Brighten up your kitchen with these cheerful striped heart potholders.
These potholders are worked in rows of tapestry crochet. This design is unique because, even though it is worked in rows instead of rounds, all the mid-row color changes take place on the back of the work.
If you already have some experience with crochet, and tapestry crochet interests you, this pattern is an easy way to get started with the technique.
- Yellow (Color A -- Corresponds to lightest color on the striped heart chart)
- Camel (Color B -- corresponds to medium color on the chart)
- Red (Color C -- corresponds to darkest color on the chart)
H / 8 / 5.0 mm crochet hook, or size needed to obtain gauge.
For Weaving in Ends: Tapestry needle
7.5 stitches and 7.5 rows = 2 inches.
Gauge isn't too critical for success with this project; you'll be able to use your potholder even if it turns out a few inches larger or smaller than my sample potholder. However, it is still a good idea to check your gauge; if your gauge is drastically different, you'll want to switch crochet hooks.
Color Changes: While working the charted heart design, you will have one active color and two inactive colors. Crochet overtop of both inactive colors; hold them horizontally, so that they are parallel to the last row you worked. When you form your next stitch, the inactive colors will be hiding inside of the stitch.
If you aren't already familiar with this process for changing colors in crochet, there are two tutorials I'd like to invite you to look at:
- Check out this tutorial for how to do tapestry crochet.
- See this tutorial for how to change colors in single crochet stitch.
Crocheting Over Your Ends: One other technique you'll find helpful: be sure to crochet overtop of your yarn ends after you change colors. If you don't do this, you will end up with too many ends to weave in (unless of course weaving in ends is your favorite thing to do, in which case, have at it.) If you aren't already familiar with that technique, you can find a tutorial for it here: how to crochet over yarn ends.
Using these techniques together, you'll produce a stiff, thick fabric that is well-suited for potholders.
Using color A, ch 26. sc in 2nd ch from hook.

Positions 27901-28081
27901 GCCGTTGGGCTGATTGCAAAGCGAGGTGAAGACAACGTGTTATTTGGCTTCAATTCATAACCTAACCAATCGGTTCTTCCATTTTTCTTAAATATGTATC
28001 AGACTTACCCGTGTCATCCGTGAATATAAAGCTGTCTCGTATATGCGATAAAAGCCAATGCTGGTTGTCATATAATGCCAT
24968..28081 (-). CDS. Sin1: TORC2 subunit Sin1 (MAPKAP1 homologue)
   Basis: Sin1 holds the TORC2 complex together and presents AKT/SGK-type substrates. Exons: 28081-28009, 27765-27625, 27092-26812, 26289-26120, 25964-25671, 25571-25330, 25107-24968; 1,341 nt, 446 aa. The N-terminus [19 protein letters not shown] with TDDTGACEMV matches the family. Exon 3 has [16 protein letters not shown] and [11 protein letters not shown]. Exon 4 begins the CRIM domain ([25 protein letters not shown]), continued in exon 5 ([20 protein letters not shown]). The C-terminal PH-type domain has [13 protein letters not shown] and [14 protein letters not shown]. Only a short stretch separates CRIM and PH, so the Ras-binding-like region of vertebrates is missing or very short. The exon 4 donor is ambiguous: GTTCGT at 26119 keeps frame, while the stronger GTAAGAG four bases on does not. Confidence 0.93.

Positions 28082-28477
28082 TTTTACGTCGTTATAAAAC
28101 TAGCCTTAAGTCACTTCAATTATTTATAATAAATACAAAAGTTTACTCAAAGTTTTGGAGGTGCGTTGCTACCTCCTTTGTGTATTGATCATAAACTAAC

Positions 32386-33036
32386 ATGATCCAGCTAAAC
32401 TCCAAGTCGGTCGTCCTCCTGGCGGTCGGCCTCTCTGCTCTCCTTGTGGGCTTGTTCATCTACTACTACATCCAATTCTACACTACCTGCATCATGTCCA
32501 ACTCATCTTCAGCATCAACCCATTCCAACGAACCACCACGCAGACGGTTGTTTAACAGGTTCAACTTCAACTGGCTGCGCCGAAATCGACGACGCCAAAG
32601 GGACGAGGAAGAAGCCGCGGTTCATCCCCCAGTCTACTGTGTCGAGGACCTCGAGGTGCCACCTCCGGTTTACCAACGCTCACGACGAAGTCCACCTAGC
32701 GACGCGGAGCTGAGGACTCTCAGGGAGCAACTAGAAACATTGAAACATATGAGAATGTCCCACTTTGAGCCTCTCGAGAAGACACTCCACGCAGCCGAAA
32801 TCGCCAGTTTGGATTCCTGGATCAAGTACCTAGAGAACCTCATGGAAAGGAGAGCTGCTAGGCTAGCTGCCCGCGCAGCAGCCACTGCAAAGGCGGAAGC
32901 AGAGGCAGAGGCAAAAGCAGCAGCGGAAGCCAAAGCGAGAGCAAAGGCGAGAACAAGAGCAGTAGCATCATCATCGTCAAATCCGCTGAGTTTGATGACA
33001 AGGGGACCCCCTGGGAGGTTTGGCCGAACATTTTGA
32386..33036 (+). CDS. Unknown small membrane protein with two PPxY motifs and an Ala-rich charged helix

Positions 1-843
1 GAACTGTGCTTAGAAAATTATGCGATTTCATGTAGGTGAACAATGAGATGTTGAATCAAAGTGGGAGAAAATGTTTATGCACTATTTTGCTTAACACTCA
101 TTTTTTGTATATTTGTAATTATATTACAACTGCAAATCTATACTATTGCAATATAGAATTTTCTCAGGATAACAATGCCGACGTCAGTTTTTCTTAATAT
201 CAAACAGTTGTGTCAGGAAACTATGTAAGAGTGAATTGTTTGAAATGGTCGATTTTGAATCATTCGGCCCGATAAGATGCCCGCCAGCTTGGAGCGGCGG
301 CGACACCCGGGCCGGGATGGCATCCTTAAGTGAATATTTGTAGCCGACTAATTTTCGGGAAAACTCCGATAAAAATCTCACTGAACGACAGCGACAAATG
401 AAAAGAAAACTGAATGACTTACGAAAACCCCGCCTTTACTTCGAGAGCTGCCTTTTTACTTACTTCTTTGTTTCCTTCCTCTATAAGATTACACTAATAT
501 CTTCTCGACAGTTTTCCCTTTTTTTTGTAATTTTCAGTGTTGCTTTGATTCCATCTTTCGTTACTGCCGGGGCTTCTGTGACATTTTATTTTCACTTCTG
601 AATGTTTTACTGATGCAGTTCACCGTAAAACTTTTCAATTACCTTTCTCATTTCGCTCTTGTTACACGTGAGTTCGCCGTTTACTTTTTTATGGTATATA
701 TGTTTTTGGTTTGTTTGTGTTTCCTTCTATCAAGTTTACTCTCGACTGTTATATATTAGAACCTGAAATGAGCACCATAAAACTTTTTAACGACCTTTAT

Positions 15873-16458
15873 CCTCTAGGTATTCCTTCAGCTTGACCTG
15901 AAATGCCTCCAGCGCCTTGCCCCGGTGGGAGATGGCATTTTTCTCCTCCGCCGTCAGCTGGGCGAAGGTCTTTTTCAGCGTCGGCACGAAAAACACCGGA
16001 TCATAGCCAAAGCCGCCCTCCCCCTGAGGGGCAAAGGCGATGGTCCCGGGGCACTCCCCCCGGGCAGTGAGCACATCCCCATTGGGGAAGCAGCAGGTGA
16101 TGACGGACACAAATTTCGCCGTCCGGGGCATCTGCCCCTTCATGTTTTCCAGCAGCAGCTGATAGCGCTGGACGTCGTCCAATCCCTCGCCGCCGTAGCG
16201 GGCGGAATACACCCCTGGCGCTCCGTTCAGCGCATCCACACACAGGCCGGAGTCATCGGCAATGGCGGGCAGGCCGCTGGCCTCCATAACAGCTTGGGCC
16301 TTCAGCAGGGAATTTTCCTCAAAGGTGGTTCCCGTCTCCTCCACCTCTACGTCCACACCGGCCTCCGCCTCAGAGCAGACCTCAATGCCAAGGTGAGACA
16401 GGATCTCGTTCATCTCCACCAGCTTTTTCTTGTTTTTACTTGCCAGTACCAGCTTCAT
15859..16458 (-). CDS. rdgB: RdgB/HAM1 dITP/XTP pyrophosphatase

Begin working the striped heart chart. To keep a consistent look throughout the project, you may wish to work overtop of color B and color C starting with row 1. Work in sc, turning your work at the end of every row; use a turning chain of 1 stitch.
Starting with row 2, work through both loops of the stitches in the previous row.
When you've completed the chart, do not end off; change colors to color B.
Round 1: Using color B, work evenly spaced sl sts all the way around the potholder. At the end of the round, change colors to color A.
Round 2: Work through back loops only of the sl sts in the previous rounds. Work 1 sl st in each sl st, all the way around the potholder. When you get to the upper left hand corner, ch 12 to form the hanging loop for the potholder. Then join the work to the body of the potholder with another sl st.
When you have worked a sl st in each of the sl sts from the previous round, cut the yarn, leaving a tail of yarn at least 6 inches long for weaving in. Then, remove your hook, and insert it from back to front through the next sl st. Grab the active loop and pull it through the stitch so that it will be on the back of the work. Then end off.
Weave in the ends carefully using a tapestry needle. Your work will be visible on the back of the potholder, so be as neat as you can.
Heart Outline in Surface Crochet (Optional)
To make the heart design stand out more, you may wish to work an outline around it in surface crochet. You can use any color you like. I used color C (red) for the outline in the sample potholder.
To do this, I worked slip stitches on the surface of the potholder, all the way around the heart. Click here to see a tutorial.
Alternatively, you could embroider these stitches instead. Sandi Marshall created a free tutorial explaining the technique for embroidering chain stitches. Her tutorial demonstrates the technique on a dish towel, but there are many different ways you could use it.